| Quote #10
The Byrd house sat on a neat lawn separated by a white picket fence from the field grass on either side of the property. A child’s swing dangled from a cedar tree; four little steps painted blue led up to the porch, and from the window, between fluttering curtains, came the smell of gingerbread baking. (2.12.287)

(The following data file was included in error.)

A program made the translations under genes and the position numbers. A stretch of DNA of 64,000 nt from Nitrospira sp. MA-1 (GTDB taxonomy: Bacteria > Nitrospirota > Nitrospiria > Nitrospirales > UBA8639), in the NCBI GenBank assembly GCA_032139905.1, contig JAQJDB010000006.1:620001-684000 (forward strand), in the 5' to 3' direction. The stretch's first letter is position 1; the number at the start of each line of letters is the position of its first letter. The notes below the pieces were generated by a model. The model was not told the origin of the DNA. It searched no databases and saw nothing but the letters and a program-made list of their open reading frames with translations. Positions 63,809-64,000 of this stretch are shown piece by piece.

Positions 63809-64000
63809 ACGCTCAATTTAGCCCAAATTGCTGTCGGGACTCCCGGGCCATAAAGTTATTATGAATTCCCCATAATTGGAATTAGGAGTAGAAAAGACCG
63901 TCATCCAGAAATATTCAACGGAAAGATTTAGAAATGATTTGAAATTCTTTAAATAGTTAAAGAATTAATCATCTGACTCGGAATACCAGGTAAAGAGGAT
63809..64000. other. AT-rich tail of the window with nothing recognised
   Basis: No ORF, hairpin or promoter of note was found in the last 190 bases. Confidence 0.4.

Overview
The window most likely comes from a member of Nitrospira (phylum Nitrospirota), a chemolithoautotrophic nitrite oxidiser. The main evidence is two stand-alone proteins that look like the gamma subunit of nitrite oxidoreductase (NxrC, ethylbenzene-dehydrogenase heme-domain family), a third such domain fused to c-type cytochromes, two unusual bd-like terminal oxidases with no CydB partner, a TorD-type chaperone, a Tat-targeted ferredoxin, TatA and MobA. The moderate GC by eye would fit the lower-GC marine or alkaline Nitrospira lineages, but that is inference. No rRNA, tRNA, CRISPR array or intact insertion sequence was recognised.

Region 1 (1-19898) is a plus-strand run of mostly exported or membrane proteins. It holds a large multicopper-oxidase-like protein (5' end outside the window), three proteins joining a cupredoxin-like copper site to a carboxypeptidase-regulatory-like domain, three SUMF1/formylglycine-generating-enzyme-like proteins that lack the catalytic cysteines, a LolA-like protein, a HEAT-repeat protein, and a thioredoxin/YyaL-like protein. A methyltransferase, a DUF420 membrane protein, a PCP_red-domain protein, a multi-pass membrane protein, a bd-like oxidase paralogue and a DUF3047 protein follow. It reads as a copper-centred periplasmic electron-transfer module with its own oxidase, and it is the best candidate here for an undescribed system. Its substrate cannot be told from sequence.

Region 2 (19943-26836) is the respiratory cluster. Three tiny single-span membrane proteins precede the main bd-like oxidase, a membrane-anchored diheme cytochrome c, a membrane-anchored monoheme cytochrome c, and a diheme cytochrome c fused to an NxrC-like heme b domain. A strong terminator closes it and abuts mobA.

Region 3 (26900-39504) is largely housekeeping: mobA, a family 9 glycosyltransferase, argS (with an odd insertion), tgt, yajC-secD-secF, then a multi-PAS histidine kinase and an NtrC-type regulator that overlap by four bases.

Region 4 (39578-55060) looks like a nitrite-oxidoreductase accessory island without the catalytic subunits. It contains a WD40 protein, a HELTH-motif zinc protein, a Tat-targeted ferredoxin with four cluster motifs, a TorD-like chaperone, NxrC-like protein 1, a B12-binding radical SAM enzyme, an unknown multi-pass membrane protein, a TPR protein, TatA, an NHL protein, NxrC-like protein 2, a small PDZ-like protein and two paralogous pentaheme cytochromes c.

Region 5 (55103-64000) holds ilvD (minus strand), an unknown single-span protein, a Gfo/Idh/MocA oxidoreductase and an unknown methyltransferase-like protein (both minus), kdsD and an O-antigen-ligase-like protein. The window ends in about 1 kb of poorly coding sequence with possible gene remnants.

In the heart of the Blue Ridge wilderness is this strange piece of organized, ordered, and manicured land. It’s like that old lady’s house in "The Snow Queen" (a fairy tale by Hans Christian Anderson) where summer lives perpetually. The creepy old lady tries to keep the little girl with her forever. Or like in Hansel and Gretel when they come across the witch’s candy house of deliciousness, only to find that the witch wants to eat them. Creepiness seems to follow order and sweetness in this novel. Remember how Guitar can’t eat candy without throwing up? When Milkman returns to Susan Byrd’s house, it’s not as peaceful-looking. In fact, it looks plain "seedy." Homes are deceptive creatures in the world of Song.